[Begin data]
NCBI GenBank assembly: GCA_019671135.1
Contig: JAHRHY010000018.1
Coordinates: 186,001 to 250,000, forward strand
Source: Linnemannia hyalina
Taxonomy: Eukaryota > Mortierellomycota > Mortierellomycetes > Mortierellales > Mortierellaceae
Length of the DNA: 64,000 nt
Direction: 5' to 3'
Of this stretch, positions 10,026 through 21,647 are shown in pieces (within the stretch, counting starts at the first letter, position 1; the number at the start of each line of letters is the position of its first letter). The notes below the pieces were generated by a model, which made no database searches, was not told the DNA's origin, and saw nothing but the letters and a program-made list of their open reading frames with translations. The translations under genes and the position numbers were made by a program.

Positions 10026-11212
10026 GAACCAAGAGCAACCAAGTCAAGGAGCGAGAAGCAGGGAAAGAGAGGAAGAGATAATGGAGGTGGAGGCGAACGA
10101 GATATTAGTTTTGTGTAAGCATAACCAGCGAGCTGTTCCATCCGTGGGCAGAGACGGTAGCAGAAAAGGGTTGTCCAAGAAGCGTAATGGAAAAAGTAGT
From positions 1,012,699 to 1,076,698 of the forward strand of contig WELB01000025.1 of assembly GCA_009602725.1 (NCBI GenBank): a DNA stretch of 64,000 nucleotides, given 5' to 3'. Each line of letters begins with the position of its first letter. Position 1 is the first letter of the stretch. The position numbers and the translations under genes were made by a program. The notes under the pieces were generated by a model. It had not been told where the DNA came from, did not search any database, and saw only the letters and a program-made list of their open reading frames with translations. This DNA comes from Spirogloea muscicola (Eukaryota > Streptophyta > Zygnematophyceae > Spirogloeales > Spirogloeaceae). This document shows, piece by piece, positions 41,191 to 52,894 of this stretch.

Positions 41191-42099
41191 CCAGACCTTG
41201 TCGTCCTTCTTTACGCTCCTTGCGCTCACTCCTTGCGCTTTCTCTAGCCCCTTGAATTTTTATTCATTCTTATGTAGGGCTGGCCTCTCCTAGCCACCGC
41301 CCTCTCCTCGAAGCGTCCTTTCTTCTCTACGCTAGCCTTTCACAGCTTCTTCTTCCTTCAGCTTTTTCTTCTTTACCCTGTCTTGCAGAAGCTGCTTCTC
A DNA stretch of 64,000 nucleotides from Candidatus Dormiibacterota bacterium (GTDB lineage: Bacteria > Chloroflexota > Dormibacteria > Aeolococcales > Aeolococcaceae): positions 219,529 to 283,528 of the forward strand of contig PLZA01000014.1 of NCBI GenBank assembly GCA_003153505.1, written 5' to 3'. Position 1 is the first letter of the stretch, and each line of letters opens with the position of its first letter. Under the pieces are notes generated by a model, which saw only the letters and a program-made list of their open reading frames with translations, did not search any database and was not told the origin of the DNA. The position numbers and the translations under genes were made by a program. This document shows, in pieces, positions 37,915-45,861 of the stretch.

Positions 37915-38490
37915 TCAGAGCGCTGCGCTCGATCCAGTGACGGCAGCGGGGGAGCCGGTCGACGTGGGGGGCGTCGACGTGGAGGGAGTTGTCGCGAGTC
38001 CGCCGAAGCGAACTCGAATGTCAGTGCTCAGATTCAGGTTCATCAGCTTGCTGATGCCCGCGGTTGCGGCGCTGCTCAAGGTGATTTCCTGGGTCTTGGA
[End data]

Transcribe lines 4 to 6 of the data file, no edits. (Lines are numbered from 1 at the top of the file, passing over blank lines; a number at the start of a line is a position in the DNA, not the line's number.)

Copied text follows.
Source: Linnemannia hyalina
Taxonomy: Eukaryota > Mortierellomycota > Mortierellomycetes > Mortierellales > Mortierellaceae
Length of the DNA: 64,000 nt